Although Earth may be the only planet in the solar system that we currently know harbors life (Enceladus, a moon, may be teeming, stay tuned), the blue marble has to share the title of astonishingly beautiful with other wandering brethren. Each planet has its own type of whoa based on its distance from the Sun, its mass, and numerous other factors, giving it a unique color palette and stunning surface features.
But no planet makes our jaws drop harder than Jupiter. It's the gas giant that has that "magical" swirly face, and a centuries-old double-Earth-sized storm on its surface, which is basically one giant beauty mark.
Thanks to NASA's Juno spacecraft, a space probe launched in 2011 that is currently orbiting Jupiter, we've received a new batch of photographs of the sublime ball of hydrogen and helium. They reveal a brilliant Jovian vista. And yes, while you may have seen previous photographs of the titanic planet beamed back from Juno, like these close-ups of the Great Red Spot, you can never have enough Jovian eye candy.
Here's a short video that molds several of Juno's photographs into one complete sphere; a little taste of Jupiter in 3D.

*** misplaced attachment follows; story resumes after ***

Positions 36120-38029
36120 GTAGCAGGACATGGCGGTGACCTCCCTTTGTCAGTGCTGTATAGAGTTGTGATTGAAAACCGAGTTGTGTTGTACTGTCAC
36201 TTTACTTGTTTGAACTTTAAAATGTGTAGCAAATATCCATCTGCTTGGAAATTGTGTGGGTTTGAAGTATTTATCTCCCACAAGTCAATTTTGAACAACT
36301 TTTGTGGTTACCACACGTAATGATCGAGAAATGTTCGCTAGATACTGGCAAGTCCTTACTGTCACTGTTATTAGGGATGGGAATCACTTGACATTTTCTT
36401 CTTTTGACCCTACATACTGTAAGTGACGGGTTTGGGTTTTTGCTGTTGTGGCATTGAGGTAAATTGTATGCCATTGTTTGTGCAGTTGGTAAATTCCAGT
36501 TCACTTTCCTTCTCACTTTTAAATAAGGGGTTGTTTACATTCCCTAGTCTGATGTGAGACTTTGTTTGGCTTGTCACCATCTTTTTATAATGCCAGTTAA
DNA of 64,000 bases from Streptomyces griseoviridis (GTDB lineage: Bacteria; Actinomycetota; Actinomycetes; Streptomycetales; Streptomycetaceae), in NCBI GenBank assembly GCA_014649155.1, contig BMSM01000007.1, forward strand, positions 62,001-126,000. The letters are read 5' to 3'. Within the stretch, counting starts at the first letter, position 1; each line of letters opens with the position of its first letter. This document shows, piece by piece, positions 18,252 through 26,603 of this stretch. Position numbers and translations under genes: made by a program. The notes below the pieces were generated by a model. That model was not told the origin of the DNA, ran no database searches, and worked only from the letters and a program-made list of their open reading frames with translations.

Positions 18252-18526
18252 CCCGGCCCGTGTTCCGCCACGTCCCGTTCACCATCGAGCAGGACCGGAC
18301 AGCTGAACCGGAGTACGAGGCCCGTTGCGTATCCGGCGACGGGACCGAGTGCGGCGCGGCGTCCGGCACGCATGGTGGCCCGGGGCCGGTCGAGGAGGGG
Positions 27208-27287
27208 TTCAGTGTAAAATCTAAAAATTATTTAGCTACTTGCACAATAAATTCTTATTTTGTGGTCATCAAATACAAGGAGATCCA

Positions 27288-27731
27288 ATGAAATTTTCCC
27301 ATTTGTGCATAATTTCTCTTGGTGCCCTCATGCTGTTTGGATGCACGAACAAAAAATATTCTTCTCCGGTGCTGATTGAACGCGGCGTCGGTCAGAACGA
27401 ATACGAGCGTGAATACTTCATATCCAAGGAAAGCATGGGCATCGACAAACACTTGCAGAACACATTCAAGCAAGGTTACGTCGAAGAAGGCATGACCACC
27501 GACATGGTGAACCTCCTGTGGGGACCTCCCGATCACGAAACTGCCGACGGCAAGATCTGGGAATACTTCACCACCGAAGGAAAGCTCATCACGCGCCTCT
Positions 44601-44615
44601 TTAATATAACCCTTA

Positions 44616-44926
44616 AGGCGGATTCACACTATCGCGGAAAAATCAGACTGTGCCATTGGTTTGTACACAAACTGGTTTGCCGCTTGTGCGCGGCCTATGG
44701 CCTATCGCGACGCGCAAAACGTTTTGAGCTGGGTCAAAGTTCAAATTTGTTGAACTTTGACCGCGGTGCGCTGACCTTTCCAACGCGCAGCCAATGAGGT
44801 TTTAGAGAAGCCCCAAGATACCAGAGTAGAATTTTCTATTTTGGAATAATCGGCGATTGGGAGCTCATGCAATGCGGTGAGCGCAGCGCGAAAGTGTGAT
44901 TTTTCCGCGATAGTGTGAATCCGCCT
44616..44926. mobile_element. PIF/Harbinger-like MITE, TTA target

Both the picture and the video are the work of citizen scientists Gerald Eichstädt and Seán Doran, who assembled and colorized the pictures and video based on the raw images beamed back from Juno, which is roughly 588 million kilometers away from Earth (when the two planets are closest to each other). The fact that these images are stitched together and colorized by citizen scientists shows the important role they play in delivering to us the sublime beauty of our own planetary neighbors.
Plus, every once in a while, somebody makes something totally psychedelic, like this Jupiter DeepDream art made by artist Mik Petter.
What do you think about the images and videos pouring in from Juno? Is Jupiter the most stunning planet aside from our own piebald beauty? Give us your thoughts in the comments below!
Images: NASA/JPL-Caltech/SwRI/MSSS/Gerald Eichstädt /Seán Dora